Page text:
Chicago Bulls forward Luol Deng has been playing through a torn ligament in his left wrist for a good portion of the 2011-12 season. With the Bulls poised to make a playoff run, Deng opted against surgery and has instead weathered the pain and helped lead the team to a league best 46-15 record. However, did the all-star forward make the correct decision?
Via CSN Chicago:
At this point, there’s no choice but to play on, and Deng will give it everything he has in upcoming playoff battles against the likes of Carmelo Anthony, Paul Pierce, LeBron James, and hopefully, Kevin Durant. But then comes another big decision: will Deng still need surgery to repair the damage to his left wrist, and if he does, will he wait until after the Olympics in August?
Deng is the face of basketball in England, where he spent most of his childhood. He desperately wants to represent his country in the upcoming London games, and is unlikely to agree to having any type of surgical procedure before the games are completed.
There’s also the question of whether surgery will be absolutely necessary. Some ligaments will heal on their own over time, and doctors really aren’t sure how Luol’s wrist will look after going through the NBA playoffs and the Olympics. But if Deng does need surgery sometime in September, he could easily miss the first two months of the next NBA season, something that has to be troubling to Bulls’ management.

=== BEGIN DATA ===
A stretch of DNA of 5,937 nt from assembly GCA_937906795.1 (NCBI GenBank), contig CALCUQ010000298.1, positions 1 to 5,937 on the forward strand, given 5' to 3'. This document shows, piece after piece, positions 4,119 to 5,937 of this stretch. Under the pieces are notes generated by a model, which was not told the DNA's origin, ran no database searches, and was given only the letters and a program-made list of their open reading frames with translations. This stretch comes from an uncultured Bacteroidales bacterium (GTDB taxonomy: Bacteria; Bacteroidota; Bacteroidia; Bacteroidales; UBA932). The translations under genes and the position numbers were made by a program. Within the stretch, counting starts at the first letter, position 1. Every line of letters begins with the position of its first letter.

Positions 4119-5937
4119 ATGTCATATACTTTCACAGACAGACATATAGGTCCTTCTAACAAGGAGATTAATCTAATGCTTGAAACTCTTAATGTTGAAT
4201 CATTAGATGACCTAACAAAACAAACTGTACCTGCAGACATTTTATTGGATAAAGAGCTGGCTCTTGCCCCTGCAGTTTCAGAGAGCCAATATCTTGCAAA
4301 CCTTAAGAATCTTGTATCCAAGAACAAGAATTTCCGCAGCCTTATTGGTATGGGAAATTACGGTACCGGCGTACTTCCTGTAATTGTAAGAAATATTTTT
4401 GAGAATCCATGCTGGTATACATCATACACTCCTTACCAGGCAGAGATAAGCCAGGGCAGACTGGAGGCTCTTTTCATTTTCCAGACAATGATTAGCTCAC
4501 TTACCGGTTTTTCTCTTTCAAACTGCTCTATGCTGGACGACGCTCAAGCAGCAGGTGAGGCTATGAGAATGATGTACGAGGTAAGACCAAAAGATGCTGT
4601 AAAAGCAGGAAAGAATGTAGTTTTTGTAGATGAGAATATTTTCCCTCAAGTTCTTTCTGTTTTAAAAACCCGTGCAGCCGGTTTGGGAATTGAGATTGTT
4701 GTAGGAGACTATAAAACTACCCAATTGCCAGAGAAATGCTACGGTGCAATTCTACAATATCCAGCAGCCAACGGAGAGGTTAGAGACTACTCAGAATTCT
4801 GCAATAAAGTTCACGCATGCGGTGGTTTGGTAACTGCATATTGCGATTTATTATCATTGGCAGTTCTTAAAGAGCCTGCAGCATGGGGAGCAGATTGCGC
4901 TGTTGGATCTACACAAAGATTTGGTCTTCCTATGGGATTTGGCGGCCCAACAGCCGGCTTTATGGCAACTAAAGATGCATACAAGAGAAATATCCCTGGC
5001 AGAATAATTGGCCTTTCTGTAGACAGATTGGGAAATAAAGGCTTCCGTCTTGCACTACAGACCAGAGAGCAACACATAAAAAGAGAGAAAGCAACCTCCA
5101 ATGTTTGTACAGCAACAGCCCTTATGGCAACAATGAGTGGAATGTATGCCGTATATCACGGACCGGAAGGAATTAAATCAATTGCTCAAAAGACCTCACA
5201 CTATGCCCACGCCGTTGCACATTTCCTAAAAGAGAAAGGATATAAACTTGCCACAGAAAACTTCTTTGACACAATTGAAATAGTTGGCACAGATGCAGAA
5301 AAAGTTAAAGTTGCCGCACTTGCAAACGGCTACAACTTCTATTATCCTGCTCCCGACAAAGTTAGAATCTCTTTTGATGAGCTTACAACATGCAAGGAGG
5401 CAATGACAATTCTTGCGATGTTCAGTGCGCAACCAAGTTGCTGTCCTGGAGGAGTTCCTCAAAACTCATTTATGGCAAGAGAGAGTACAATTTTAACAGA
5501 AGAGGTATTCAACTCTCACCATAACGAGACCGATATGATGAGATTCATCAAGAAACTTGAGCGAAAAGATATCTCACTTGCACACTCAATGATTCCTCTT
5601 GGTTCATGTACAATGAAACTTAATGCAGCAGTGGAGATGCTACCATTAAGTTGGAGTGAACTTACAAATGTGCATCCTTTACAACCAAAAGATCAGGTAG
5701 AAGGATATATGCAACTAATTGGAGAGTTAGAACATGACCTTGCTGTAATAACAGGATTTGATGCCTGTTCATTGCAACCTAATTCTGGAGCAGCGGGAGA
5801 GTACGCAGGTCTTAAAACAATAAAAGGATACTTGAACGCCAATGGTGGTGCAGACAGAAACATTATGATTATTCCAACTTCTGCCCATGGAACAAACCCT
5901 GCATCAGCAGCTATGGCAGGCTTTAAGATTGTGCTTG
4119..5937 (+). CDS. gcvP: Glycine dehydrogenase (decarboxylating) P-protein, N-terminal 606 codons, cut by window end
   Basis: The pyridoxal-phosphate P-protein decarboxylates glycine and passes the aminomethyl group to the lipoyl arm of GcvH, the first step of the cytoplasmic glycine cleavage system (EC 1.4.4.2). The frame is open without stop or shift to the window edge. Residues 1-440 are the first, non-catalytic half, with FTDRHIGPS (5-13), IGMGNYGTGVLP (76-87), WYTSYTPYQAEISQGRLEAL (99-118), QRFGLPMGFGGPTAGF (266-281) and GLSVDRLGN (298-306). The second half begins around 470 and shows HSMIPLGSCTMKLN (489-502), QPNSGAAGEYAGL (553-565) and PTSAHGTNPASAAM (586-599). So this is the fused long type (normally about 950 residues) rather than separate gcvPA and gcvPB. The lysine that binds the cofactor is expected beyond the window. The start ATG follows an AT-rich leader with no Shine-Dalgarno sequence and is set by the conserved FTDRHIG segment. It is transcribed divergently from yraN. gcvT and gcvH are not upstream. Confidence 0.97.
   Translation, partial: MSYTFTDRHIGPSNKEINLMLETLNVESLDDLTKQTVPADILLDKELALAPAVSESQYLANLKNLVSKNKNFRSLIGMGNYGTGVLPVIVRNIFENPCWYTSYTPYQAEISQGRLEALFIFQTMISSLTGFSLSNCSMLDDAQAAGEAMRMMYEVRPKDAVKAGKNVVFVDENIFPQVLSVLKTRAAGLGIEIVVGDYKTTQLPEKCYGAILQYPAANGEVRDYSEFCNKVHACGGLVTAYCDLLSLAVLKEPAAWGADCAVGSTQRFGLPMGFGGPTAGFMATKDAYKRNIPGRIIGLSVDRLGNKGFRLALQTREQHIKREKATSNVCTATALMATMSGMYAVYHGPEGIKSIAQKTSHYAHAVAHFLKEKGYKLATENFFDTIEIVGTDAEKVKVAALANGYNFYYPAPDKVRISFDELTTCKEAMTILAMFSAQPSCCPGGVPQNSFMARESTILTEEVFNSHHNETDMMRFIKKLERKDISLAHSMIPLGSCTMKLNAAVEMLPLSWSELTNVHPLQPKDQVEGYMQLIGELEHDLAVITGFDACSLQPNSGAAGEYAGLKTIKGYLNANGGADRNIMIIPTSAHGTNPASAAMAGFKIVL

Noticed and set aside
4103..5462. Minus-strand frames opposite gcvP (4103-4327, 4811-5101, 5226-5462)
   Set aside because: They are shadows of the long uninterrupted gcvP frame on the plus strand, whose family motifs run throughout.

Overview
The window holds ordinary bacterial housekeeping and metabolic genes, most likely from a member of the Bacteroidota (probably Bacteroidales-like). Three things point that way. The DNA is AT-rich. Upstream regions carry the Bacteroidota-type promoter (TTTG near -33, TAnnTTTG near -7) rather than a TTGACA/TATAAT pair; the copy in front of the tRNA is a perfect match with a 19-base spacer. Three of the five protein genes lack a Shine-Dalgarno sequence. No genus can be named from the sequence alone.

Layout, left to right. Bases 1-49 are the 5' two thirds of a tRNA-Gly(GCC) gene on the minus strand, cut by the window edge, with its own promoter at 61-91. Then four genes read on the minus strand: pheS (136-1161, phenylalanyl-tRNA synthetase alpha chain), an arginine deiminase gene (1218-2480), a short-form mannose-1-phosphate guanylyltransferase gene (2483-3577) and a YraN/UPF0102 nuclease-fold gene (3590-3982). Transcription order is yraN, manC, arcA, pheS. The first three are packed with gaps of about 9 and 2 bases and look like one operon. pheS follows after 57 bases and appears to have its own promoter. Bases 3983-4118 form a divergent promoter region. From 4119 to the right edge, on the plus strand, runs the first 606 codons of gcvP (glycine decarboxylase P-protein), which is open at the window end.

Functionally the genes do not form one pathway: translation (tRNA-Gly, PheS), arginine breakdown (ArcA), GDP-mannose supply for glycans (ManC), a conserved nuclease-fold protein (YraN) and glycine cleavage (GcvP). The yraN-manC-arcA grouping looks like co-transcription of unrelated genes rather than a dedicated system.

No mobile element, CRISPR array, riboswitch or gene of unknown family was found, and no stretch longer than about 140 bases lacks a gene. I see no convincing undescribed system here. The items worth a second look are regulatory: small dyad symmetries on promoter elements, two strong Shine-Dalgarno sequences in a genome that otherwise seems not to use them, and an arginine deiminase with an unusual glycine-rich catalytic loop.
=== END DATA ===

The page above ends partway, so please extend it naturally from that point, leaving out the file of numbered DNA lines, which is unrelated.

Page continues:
Deng will undoubtedly want to represent his country, so Bulls fans need to figure on their star forward either undergoing surgery post olympics or simply hoping the wrist heals.Deng is averaging 15.4 points and 6.5 rebounds while also playing tenacious defense on some of the best players in the league. The 6-9 forward has helped keep the Bulls on top despite Derrick Rose‘s injury-plagued season. The all-star guard has missed 24 games this year after sitting out only six games in his first three years in the NBA.
While doctors are unsure if Deng’s wrist will heal on its own or require surgery. If Deng opts to play in the olympics, his timeframe before the 2012-13 NBA season to rest the wrist becomes drastically shorter. If surgery is needed, the forward would likely miss the first two months of next season, going off the original 3-4 month healing period.